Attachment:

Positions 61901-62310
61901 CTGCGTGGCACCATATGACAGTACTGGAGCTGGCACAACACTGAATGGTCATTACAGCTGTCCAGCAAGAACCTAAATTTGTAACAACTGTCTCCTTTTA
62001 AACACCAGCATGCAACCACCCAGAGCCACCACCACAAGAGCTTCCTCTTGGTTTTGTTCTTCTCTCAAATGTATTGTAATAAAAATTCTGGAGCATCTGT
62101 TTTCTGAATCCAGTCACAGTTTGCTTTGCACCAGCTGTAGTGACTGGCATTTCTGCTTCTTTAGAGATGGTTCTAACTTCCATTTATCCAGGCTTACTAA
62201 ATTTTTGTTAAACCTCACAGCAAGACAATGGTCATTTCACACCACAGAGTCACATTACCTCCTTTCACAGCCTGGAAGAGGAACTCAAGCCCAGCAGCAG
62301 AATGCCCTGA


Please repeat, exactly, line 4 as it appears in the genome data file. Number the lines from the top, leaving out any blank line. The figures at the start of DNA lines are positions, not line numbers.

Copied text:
62101 TTTCTGAATCCAGTCACAGTTTGCTTTGCACCAGCTGTAGTGACTGGCATTTCTGCTTCTTTAGAGATGGTTCTAACTTCCATTTATCCAGGCTTACTAA